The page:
Magic say Heat are great, but not unbeatable
MAR 26, 2013 3:10p ET
But after coming close twice to defeating the Heat and playing them on even terms for the better part of three quarters Monday night, the Magic aren’t prepared to ordain LeBron James and company as unbeatable.
“Everybody’s beatable,” guard Jameer Nelson said after his game-high 27 points were unable to slow down the Heat juggernaut. “But those guys are playing so well right now, it’s tough for anybody to beat them. We are human, and we can be beaten in anything. It’s just that somebody has to find a way.”
Forward Tobias Harris seconded Nelson's sentiment.
“I mean, they’re beatable. They’ve lost before,” Harris said. “But they’re on a hot streak right now. They’re a great team, and they’re defending champions for a reason.”
The Magic didn’t have to deal with Dwyane Wade, who sat out his second game in a row because of a sore right knee. And Chris Bosh was on the bench when the Heat went on their game-changing 20-2 run late in the third quarter and early in the fourth quarter.
It was James finding Ray Allen open for one of the Heat’s 15 3-pointers or hitting Chris Andersen on a lob for a dunk that opened the floodgates as much as his scoring prowess. The end result was a 108-94 victory that extended the Heat’s streak to 27 straight going into Wednesday night at Chicago.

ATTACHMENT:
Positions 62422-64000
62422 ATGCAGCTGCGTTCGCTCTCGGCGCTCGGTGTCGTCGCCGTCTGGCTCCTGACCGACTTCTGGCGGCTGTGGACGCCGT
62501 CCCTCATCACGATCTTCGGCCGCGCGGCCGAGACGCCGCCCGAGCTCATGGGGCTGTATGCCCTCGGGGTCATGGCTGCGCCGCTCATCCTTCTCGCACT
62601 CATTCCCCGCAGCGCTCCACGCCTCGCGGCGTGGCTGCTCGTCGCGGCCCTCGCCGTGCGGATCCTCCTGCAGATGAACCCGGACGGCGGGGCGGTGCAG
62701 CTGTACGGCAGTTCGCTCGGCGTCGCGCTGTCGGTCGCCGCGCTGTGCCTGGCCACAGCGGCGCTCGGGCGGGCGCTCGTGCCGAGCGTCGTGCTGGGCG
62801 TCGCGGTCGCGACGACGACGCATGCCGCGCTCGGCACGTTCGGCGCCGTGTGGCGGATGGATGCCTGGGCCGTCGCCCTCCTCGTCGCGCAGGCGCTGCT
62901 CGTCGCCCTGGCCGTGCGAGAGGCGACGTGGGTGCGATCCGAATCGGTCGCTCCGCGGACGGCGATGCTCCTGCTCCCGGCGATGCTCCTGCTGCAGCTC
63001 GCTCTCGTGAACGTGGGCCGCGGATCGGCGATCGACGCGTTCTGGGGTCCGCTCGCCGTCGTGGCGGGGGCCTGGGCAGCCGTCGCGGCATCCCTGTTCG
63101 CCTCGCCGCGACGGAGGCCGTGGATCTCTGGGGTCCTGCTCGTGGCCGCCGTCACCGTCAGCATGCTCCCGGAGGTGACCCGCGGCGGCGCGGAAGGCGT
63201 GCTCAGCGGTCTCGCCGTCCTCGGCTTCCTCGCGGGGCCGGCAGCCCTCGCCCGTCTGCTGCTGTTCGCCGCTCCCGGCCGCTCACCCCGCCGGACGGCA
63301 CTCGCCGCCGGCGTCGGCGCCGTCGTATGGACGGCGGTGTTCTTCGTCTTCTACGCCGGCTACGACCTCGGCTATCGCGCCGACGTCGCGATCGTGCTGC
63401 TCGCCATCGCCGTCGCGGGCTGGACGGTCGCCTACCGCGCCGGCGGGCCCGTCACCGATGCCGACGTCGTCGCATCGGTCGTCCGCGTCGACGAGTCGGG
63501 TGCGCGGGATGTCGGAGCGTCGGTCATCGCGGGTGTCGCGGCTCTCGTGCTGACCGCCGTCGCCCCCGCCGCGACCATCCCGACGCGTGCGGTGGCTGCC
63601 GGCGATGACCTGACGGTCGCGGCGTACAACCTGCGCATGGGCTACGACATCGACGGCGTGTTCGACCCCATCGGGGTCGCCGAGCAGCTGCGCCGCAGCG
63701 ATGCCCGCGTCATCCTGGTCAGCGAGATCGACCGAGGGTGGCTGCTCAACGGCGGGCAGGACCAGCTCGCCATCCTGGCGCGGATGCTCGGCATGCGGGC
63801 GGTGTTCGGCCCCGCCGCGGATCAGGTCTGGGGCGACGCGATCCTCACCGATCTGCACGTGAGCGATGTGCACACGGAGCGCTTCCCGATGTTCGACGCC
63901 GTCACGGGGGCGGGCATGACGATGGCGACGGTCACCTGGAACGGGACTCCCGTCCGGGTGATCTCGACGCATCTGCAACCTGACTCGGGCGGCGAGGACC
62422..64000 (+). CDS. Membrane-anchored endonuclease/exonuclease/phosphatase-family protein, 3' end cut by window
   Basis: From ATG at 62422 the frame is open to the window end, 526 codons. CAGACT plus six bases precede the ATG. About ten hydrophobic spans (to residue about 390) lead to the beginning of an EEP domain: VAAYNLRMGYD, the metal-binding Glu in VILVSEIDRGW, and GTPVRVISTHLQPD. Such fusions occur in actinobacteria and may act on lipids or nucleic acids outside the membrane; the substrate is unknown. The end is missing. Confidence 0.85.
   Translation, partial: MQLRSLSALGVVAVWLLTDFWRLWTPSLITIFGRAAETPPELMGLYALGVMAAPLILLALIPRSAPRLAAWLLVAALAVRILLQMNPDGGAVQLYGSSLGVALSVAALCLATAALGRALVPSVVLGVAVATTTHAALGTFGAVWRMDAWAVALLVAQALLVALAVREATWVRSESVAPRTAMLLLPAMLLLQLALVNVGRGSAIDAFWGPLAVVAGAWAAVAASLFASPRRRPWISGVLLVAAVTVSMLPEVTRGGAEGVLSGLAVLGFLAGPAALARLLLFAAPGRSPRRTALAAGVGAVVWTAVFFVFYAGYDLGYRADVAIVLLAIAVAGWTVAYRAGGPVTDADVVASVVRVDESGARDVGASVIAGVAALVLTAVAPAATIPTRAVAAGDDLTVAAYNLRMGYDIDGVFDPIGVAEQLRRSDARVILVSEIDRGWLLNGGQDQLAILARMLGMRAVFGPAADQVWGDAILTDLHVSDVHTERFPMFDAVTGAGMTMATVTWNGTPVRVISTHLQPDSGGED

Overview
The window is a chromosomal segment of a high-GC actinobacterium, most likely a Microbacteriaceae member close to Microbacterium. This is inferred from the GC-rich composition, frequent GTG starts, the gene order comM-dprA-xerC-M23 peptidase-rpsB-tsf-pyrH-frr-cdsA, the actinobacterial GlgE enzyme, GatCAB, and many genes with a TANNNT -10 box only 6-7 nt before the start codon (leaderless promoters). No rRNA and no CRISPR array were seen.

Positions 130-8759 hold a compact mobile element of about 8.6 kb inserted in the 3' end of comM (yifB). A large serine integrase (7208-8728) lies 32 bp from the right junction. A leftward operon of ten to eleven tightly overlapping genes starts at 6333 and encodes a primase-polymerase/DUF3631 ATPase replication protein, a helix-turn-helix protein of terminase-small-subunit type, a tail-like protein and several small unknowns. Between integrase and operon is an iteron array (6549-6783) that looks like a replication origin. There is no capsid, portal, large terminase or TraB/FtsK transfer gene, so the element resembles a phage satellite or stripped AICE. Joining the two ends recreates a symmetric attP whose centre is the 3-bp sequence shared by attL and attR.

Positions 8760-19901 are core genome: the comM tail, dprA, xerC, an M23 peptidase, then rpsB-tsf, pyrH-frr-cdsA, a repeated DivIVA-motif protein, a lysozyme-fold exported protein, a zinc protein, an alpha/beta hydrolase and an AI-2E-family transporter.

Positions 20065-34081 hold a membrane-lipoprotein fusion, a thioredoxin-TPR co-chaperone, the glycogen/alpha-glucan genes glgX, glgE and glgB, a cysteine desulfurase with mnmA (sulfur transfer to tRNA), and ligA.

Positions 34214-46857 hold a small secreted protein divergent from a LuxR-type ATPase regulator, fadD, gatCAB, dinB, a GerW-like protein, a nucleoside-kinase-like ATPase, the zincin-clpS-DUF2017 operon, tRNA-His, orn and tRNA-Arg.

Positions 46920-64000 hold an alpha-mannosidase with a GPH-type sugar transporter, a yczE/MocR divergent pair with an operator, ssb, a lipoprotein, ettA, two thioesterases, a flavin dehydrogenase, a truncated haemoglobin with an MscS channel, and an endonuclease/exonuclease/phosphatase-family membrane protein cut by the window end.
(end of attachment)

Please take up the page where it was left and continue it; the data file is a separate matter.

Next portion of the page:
“It’s hard because he is one of the best players in the world,” Magic second-year forward Maurice Harkless said of James. “And he has Hall of Fame shooters on his team. You double (-team) him, and you leave Mario Chalmers open, Ray Allen open, Shane Battier open -- all guys who consistently knock down that shot. Sometimes you’ve got to pick your poison and hope you can find a way to get stops.”
When the Magic took the Heat into overtime Dec. 31 at Orlando and led 96-93 with less than two minutes to go March 6 at Miami, they held a sizeable advantage in offensive rebounds. That was primarily because of center Nikola Vucevic, who grabbed more than 20 rebounds in both games.
But with Vucevic unavailable because of a mild concussion suffered a week ago, the Magic had no such edge this time around. Coach Jacque Vaughn started rookie Kyle O’Quinn in Vucevic’s place, but he played less than half the game as the Magic went for the most part with a three-guard offense of Nelson, E’Twaun Moore and Beno Udrih.
The Magic trailed by 20 points in the third quarter at Miami before rallying to take the lead in a game where Vucevic, Harkless and Harris all fouled out. It marked one of several times that the Heat have struggled with some of the NBA’s lesser lights during their assault on the 33-game mark set by the 1971-72 Los Angeles Lakers.
“We did play them tough,” O’Quinn said. “I don’t know if it’s a different energy we bring, or they might underestimate us. Who knows?”
Forward Al Harrington, who entered the league after the Chicago Bulls of the Michael Jordan era wrapped up a run of six titles in eight years, sounded reluctant to place the Heat on that level just yet. When asked what it would take to beat them, he replied, “A hot-shooting night.” But the Heat are 9-2 in games where their opponent have shot 50 percent or better.
“That’s all it takes,” Harrington said. “They will lose eventually. I just don’t know who it’s going to be right now.”
The Magic will face the Heat for a final time at Miami on April 17, the last day of the regular season. If the streak is still intact then, it will be interesting to see how much playing time James and the starters receive with the first round of the playoffs right around the corner.
“That’s a very good ballclub led by a very good player,” Vaughn said. “It’s impressive, what they’re doing.”